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You would love to be your own boss. You are eager to set the hours that you want to work while managing a small workforce and providing services and products to satsified customers. Yet every product idea you have has already been done before and you are worried that your product idea would never see the light of day let alone capture any customers’ interests.

Franchises have become a viable avenue for entrepreneurs who want to run a small business. A franchise offers established products and services that have already been branded to the public. You pay a certain amount to be a part of the franchise as the franchisor gives you the rights to their brand, equipment, and decor design.

The Price of a Franchise

It’s hard to nail down an exact price of what a franchise may cost you, because franchisors decide on the types of various fees to charge their franchisees. The type of industry will also dictate prices, as personal service franchises can run about £24,000 while hospitality industries can cost 5 times that amount.

There are also a range of related fees attached to each particular franchise. You may have to pay for the advertising fees, training fees, and the like. Costs that you should expect to pay for the intial startup:

  • Franchise fee: This is the upfront fee you will have to pay to be a part of the franchise. It may also cover additional aspects of operating the franchise such as hiring staff, training, obtaining equipment and furnishings, and locating and updating a storefront or business office.
  • Royalty fee: Also known as a management fee, this charge is paid to the franchisor as an on-going percentage of your sales or as a fixed monthly fee.
  • Insurance fees: The franchisor will state the types of insurance you will need based on the type of franchise you will operate. For example, you may need third-party motor insurance if you need vehicles for your franchise.
  • Advertising fees: A franchisor will continue to promote and market their product or service brand as they will ask each franchisee to contribute a certain percentage of their sales into the advertising and promotional strategies. For smaller franchises, you may have to allot a certain amount of funds to personally promote the franchise you are operating.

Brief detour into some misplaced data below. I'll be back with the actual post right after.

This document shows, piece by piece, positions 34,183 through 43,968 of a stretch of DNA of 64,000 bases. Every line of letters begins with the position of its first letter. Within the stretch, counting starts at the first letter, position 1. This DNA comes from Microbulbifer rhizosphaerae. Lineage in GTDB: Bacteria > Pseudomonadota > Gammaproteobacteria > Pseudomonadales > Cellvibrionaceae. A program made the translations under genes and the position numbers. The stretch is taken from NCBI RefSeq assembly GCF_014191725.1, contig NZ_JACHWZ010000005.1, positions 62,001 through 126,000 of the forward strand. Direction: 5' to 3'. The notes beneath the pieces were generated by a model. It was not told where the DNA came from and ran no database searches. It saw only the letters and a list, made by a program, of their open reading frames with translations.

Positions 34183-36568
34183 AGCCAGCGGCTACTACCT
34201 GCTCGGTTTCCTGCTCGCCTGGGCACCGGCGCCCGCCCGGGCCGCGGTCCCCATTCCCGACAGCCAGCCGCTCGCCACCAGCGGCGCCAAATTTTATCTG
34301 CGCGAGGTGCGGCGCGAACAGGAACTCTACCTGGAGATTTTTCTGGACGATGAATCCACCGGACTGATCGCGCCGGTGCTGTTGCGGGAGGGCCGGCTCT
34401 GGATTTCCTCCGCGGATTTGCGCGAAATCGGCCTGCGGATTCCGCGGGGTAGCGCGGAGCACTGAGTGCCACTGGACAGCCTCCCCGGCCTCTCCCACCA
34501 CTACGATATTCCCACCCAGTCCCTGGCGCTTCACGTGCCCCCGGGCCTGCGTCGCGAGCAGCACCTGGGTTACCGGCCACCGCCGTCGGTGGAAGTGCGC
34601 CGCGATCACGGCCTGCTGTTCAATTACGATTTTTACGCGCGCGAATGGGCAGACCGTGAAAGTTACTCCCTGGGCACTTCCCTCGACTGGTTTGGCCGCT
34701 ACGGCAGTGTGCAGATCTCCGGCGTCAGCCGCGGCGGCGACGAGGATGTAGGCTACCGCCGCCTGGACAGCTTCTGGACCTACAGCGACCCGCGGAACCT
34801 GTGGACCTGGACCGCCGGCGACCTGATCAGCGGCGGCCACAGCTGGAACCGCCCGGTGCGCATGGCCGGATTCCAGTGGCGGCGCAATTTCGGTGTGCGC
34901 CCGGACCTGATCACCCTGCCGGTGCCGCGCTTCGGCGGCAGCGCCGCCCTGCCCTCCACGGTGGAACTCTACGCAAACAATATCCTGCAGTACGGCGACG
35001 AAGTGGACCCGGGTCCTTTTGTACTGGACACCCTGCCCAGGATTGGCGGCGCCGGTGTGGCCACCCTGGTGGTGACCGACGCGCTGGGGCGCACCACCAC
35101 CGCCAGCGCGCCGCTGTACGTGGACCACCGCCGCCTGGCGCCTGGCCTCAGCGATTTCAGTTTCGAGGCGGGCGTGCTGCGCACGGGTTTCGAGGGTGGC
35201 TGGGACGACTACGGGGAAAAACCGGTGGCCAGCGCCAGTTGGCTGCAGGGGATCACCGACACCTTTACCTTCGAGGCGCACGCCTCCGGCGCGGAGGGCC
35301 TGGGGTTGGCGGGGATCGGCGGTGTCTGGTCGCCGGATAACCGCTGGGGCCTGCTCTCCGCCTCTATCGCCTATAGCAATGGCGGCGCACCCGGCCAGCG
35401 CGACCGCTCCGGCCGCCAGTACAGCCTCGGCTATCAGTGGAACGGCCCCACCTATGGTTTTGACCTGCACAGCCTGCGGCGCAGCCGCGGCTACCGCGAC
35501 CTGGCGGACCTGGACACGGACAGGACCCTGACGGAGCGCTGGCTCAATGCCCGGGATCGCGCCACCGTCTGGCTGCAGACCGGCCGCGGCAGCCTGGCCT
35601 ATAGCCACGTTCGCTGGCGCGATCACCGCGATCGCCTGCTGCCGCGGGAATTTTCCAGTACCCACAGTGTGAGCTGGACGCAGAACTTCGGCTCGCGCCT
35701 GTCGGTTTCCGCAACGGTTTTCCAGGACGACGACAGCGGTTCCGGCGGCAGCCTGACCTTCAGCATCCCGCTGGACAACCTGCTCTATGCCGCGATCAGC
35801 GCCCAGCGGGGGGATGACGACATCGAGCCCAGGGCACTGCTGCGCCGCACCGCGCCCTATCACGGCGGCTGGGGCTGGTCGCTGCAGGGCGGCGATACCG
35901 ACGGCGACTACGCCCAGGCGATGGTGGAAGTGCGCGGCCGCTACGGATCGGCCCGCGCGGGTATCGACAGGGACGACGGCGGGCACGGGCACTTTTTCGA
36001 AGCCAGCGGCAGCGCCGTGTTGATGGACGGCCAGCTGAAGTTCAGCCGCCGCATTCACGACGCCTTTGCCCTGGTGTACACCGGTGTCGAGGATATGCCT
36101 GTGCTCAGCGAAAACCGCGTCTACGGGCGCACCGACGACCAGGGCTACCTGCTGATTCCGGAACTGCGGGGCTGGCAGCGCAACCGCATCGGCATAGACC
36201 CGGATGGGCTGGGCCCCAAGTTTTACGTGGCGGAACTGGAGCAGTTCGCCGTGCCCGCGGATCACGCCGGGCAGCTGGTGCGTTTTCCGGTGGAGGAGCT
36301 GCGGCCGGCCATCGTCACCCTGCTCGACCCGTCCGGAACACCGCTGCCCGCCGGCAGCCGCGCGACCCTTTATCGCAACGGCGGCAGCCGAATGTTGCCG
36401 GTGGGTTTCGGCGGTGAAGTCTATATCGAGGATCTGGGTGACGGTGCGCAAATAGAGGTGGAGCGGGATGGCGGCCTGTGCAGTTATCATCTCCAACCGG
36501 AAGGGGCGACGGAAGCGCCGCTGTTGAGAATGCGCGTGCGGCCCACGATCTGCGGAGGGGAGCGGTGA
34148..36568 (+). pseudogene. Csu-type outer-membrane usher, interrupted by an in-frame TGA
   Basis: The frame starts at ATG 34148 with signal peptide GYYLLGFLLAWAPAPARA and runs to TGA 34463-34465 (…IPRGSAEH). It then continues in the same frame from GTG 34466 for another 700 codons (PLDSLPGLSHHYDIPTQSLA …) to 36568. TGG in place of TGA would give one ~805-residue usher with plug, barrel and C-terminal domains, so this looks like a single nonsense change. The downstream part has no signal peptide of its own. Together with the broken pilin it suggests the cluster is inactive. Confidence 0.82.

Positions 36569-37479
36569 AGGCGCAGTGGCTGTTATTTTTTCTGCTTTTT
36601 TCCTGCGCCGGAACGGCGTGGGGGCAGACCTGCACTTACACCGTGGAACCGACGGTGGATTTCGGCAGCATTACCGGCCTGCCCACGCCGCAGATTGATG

• Working capital: You will also have to set aside working capital to run the day-to-day operations. These funds will pay salaries, equipment, suppliers and other related expenses until you gain enough money from sales to cover operational costs and to begin making a profit.

In addition to the fees discussed above, you will also have to pay to renew your franchise agreement with the franchisor as well as give a resale fee if selling the franchise in the future when you want a career change. Always ask the franchisor for a breakdown of all costs so you can figure out if a franchise business is the route you want to take into entrepreneurship.

Don’t forget the basic principles of running a franchise are the same as running any other small business – keep you expenses in check.

Marc O'Dwyer

After completing a Graduate program in Marketing, Marc’s impressive sales career began at Allied Irish Banks, Pitney Bowes and Panasonic where he received numerous Irish and European sales performance awards and consistently exceeded targets and expectations. In 1992, Marc’s entrepreneurial spirit led him to set up his own business, Irish International Sales (IIS). Initially, this company was a reseller for Take 5 Accounts and Payroll software. Within four years, IIS became the largest reseller of Take 5 in Ireland, acquiring four other Take 5 resellers. He also found time to set up two mobile phone shops under the Cellular World brand and a web design company offering website design services for small businesses. In 2001, he bought the majority share in a small Irish software business, Big Red Book. At that time, the company was losing money. The company became profitable within two months, and Marc then acquired a payroll company to compliment Big Red Books Accounting products. In 2003, IIS were appointed as Channel Partners with SAP for their new SME product, SAP Business One. Marc sold his Take 5 business and concentrated on developing this new market for SAP As a result, by 2007, IIS was recognised as the largest Channel Partner for SAP in EMEA (Europe Middle East and Africa). In 2008, the IIS Sales Manager bought the Company from Marc in an MBO. He launched Big red cloud in June 2012, the online version of big red book, to date the company successfully converts 59% of trials into sales and the number of customers is growing rapidly. Marc continues to run both Big Red Book and Big Red Cloud which now support 75,000 businesses. He is a very keen sportsman, having played rugby for 20 years, represented Leinster at under 16 and under 20 levels, and league squash with Fitzwilliam Lawn Tennis Club for 10 years. Marc has competed in 11 Marathons, including the London and Boston Marathons, and has completed several Triathlons and Half Ironman races. He has also completed six Ironman Races in Austria(x2), Frankfurt (Germany), Nice (France) , Mallorca (Spain) and Copenhagen (Denmark)

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